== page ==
Christianity Reboot

Kittens and People Seek A Home

A few months ago, my partner Herb and I went to a rescue foundation to look at a few kittens. We had chatted about getting a kitten in the next year or so, but had no intention of bringing one home...yet. We went to get a better feel for what we wanted. I’m sure you can already see where this is headed. We were allowed to visit, hold, and play with three cats. The first one was named Paco. Paco had been found roaming the streets of Sacramento. He was sick and was taken from the street to a shelter to a foster home to this rescue center, where he was recovering. A six-month-old Abyssinian mix, he was playful, affectionate and had chutzpah, which we knew any cat would need in order to hold his own with our two older cats and our two dogs.

We left Paco behind and met two other kittens, both adorable but rather shy. We went back to play with Paco and were mesmerized by his cuteness.

Just as we started to ask, "Are we ready to...", the door flung open. Our staff guide, who had been showing us around, returned with a camera.  She said, “There’s no need for you to look at any more cats. It’s obvious he’s coming home with you. Stay there for a moment while I take your photo with your new kitten.” And in an instant, we went from cat window-shopping to kitten parents. Beware cat window-shopping!

We got him home and renamed him "Cougar" because, well, he looks like a Cougar and acts like a wild animal. While he was a bit reserved at first, after a few weeks he began to trust that we had made a permanent commitment to him. No more shelters. No more foster parents. He understood that we are his forever home and family.

We are promising Cougar that he has a forever home that is not dependent on how well he behaves, but rather is based on our unconditional love for him. And his behavior is sometimes challenging.

  • Cougar wakes us up at 5:30 every day meowing for the first of at least two breakfasts.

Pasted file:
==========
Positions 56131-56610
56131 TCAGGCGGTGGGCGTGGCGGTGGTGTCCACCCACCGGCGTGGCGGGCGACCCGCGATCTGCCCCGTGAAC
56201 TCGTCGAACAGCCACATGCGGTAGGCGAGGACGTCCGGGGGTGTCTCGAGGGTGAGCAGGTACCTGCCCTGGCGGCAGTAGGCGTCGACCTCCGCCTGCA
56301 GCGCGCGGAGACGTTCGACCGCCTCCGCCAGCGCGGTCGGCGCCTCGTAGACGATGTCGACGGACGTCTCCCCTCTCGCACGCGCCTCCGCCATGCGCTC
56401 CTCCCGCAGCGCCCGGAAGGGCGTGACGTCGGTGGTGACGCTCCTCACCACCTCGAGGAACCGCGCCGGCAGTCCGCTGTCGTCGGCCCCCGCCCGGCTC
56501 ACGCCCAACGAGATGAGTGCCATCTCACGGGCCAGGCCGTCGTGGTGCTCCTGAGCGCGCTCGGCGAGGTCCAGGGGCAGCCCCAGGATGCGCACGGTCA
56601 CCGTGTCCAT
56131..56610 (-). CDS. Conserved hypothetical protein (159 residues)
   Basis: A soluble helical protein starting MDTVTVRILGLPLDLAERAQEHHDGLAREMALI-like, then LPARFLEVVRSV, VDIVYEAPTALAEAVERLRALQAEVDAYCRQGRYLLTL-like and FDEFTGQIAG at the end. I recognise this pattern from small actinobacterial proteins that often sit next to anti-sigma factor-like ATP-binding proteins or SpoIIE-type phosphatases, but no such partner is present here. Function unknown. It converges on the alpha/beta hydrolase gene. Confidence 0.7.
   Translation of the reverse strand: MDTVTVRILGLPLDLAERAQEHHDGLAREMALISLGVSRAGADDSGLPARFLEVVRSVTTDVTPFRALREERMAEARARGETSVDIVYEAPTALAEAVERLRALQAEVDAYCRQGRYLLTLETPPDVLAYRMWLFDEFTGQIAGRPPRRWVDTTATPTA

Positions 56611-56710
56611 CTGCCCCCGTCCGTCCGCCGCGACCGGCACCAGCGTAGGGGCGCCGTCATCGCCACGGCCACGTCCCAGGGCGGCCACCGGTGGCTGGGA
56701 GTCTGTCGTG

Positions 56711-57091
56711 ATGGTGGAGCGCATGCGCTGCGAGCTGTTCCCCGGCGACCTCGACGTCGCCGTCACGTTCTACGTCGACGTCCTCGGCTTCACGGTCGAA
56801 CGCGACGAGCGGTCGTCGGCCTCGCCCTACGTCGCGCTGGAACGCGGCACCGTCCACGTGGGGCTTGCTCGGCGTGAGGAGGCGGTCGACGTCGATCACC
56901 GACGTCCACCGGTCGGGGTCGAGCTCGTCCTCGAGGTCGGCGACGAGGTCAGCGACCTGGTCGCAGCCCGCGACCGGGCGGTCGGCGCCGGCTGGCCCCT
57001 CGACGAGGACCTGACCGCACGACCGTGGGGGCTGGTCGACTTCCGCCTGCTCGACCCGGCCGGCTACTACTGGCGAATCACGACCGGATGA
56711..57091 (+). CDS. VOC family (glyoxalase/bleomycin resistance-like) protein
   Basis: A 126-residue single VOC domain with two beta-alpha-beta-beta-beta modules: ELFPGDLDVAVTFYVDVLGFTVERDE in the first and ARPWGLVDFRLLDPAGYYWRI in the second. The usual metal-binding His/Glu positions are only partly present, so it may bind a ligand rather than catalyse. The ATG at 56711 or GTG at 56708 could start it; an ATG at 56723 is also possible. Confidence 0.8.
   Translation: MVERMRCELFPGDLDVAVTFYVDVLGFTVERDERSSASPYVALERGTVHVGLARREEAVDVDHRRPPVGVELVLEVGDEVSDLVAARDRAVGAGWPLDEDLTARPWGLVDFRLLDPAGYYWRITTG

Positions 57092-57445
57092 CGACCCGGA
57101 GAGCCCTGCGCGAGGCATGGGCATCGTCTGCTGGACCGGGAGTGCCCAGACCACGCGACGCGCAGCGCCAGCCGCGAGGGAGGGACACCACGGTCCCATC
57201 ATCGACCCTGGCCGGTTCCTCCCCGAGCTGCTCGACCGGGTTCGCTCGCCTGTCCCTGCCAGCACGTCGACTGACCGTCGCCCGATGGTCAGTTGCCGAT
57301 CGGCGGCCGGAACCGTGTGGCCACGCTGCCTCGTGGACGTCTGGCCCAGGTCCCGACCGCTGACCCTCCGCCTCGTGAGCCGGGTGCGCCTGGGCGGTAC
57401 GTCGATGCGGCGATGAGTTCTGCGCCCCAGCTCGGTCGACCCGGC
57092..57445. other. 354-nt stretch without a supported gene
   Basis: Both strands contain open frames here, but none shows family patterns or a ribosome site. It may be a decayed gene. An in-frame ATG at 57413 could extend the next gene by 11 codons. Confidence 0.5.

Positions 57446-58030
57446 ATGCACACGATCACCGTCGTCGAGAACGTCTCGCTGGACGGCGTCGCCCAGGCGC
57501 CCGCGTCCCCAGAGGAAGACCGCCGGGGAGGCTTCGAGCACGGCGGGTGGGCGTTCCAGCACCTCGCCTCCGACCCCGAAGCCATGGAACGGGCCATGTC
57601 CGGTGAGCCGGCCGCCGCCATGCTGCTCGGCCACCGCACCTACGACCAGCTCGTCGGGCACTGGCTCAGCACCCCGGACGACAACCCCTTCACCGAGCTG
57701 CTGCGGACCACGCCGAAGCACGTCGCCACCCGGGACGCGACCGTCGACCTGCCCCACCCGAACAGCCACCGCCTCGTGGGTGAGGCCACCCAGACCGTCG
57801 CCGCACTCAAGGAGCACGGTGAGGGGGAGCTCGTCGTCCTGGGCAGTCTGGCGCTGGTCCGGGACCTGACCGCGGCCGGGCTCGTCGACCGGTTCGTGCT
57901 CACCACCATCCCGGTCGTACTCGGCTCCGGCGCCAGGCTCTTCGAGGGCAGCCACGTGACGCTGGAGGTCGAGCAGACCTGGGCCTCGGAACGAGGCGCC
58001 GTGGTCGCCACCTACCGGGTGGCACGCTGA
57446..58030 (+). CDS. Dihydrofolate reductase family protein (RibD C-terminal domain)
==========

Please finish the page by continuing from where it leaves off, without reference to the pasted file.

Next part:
• So far Cougar has demolished four dining room chairs, two orchids, and an avocado tree in our sunroom that I had grown from a pit. Cougar decided that it was the perfect spot to curl up for a nap.
  • We have given him the nickname "Destructo".

Yet, we adore him, and he is family.

Our relationship with Cougar is a metaphor for our relationship with The Sacred. Even when we bite and scratch like a "Destructo", the Source of All Life has made an unconditional commitment to us. We are forever family.

I prefer the metaphor of family/adoption over the metaphors of transaction or atonement. Much religion feels like a business transaction with The Divine: “I’ll do my part if you do yours.” The focus is on appeasing a deity and then determining who's in and who's out; who's good enough and who's not good enough; who's accepted and who's damned; who's in relationship and who's "other" and "outsider".

Much Christian religion orbits around Atonement Theory. This view, which gained prominence through Augustine, holds that a just God cannot abide our sinfulness, but takes out wrath on Jesus instead of us, thus fulfilling the need for punishment yet saving us from everlasting torment. For many of us, this was the only Christian metaphor to which we were exposed. It is, however, just one of many perspectives that co-existed from the earliest days of Christianity. Like any metaphor it was originally crafted as a symbol, that is, something which was not to be taken literally and which pointed to one aspect of the Infinity Mystery, which is beyond words.

What if "sin" is primarily the forgetting that we are family with God and with each other? Then the central metaphor is not a wrathful God pardoning undeserving, miserable beings, but a God incessantly taking in strays, reminding us of who we are and where we belong, what our place is in the Universe.  We are made in the image of God, made of God stuff. That makes us family with Sacred Mystery, with each other, and with all life.